On the Unassailable Hurdle of Evil

We should at least be honest in admitting that the outright denial of God’s existence actually does nothing to solve the conundrum commonly dubbed “The Problem of Evil.” All it does, of course, is make the lingering existence of evil—which certainly exists—a matter of unfortunate circumstance. Just ask Dr. Richard Dawkins:

“In a universe of electrons and selfish genes, blind physical forces and genetic replication, some people are going to get hurt, other people are going to get lucky, and you won’t find any rhyme or reason in it, nor any justice. The universe that we observe has precisely the properties we should expect if there is, at bottom, no design, no purpose, no evil, no good, nothing but pitiless indifference.” ― Richard Dawkins, River Out of Eden: A Darwinian View of Life

Well, Dick, I still have some questions:

How can anyone say that humans ought to endure and not totally lose every ambition in a universe where there’s ultimately total meaninglessness, and a lack of any overriding purpose in the comfort and/or suffering experienced by living beings?


Can anyone actually live in a universe where good things happen to bad people and bad things happen to good people?

Evidently, most of us can.

But the truth of the matter is that we either suppress our feelings about it (through distractions, carrying out interests and passions, etc.) or seek to alleviate our concerns by seeking a greater purpose (through philosophical reasoning, religious beliefs, etc).

All that we have here, then, is the difference between a world of suffering with purpose and a world of suffering without purpose. But don’t pretend as though you can just shout “NO PURPOSE!!” at all the rest of us and simply leave it at that.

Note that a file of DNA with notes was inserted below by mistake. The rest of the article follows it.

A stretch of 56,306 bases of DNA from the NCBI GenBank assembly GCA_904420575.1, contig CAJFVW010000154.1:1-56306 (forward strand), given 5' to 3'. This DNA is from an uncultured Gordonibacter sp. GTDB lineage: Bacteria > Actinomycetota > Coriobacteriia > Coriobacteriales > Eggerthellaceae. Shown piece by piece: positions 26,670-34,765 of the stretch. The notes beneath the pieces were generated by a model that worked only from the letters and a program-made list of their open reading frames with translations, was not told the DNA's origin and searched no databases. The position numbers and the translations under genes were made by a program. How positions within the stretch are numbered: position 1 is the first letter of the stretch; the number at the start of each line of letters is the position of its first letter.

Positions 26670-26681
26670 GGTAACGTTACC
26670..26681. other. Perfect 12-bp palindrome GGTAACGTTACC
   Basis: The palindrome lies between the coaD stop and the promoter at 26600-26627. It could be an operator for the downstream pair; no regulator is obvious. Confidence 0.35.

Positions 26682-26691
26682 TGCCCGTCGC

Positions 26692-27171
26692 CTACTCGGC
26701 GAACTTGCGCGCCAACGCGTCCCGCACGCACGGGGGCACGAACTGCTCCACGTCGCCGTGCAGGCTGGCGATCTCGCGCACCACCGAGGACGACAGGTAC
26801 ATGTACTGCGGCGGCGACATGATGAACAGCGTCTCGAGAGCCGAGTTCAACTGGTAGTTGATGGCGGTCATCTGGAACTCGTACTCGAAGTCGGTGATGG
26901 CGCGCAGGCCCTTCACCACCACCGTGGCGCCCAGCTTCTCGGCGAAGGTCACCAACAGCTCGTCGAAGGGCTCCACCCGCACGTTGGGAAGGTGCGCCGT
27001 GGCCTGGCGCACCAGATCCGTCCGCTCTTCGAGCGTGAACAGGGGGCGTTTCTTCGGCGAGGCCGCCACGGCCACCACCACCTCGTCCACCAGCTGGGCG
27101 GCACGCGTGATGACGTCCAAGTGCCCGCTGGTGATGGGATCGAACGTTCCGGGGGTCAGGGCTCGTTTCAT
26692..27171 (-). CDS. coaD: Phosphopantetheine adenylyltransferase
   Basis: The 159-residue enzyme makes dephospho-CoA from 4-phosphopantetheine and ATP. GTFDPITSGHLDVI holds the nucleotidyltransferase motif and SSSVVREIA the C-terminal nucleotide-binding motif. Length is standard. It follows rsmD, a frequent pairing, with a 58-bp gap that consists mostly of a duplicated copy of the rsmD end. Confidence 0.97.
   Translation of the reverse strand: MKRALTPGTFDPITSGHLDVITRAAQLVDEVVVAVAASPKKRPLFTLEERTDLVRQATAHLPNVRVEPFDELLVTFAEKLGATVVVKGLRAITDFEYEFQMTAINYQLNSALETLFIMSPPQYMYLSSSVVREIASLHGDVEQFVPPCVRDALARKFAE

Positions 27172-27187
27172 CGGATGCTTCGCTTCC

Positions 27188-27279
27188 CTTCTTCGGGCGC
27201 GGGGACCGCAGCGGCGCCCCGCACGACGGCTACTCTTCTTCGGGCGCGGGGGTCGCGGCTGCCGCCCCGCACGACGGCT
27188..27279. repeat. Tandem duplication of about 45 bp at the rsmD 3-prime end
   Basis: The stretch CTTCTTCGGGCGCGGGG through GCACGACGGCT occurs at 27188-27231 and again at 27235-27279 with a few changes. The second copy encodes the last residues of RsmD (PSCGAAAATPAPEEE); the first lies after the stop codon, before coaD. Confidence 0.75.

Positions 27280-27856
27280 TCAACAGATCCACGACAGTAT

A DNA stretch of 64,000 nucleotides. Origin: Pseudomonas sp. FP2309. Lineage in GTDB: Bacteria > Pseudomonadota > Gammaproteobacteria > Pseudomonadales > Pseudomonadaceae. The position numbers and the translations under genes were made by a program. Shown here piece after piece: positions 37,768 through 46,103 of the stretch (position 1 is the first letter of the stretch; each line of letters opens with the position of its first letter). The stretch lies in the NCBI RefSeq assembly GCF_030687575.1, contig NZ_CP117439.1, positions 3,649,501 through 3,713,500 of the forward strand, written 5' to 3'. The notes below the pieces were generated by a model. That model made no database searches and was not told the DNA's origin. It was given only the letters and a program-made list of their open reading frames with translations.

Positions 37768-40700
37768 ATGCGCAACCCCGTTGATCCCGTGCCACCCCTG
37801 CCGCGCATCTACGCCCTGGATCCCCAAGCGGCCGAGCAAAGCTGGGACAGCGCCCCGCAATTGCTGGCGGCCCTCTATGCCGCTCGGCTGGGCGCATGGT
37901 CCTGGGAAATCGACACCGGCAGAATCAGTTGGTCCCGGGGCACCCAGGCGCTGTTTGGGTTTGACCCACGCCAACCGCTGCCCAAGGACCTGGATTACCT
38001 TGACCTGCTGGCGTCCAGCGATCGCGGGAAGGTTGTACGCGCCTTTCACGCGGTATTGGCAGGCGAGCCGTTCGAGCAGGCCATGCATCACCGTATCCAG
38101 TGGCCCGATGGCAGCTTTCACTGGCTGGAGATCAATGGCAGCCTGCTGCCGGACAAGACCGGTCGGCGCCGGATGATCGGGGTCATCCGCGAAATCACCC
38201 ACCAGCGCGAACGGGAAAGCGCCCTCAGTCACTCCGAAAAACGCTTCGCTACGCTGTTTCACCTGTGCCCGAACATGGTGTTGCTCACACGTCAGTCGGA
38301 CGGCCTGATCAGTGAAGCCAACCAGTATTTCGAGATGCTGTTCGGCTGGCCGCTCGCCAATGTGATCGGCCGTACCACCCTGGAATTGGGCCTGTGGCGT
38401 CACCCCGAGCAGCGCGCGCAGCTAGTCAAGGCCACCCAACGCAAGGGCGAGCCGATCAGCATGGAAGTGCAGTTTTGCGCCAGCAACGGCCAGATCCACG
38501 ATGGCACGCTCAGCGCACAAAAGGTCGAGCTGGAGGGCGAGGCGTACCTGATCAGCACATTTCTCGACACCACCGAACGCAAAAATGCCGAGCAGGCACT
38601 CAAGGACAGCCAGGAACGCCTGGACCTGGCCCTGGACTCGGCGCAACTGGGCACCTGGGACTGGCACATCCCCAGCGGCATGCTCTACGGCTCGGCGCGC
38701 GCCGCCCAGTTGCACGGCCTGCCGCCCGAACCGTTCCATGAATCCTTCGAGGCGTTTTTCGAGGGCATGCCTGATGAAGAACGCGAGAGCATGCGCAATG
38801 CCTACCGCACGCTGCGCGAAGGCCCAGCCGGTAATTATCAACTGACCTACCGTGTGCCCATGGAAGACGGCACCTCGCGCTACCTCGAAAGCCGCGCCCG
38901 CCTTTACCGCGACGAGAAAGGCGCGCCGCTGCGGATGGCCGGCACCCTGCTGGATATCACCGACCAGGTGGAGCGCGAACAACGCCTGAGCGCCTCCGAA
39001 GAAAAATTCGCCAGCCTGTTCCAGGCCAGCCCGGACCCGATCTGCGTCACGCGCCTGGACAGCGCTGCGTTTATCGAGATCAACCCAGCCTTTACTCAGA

Because, after all is said and done, you can’t get away from the fact that you have some purpose in shouting even this.

Yes—I’m reminding you of this on purpose.

Undoubtedly, the non-theist will still venture to argue that life can have profound meaning and value without a so-called greater purpose. Yet we have to ask: at the most basic level, what can the meaning or value possibly be for any of those who suffer without an ability to fully enjoy life (e.g. those with severe handicaps, chronic illness, and so forth)? Who is willing to honestly look at someone in this position and say, “Whether there is a greater purpose for your life or not doesn’t matter; you’re just on this earth to enjoy the short time that you have.”

What would a non-theist’s rationale be for insisting this? What would his or her basis be for not advocating the “mercy killing” of absolutely everyone in such a position?

Now, in contrast, I’ll readily admit that I believe the biblical God to be sovereign over all history. And following this, I would maintain that the culmination of all things at the end of all history, as Dostoevsky intimates through Ivan in The Brothers Karamazov, “will make it not only possible to forgive but to justify all that has happened with men.”

In short, I believe in rhyme and I believe in reason and I believe in justice.

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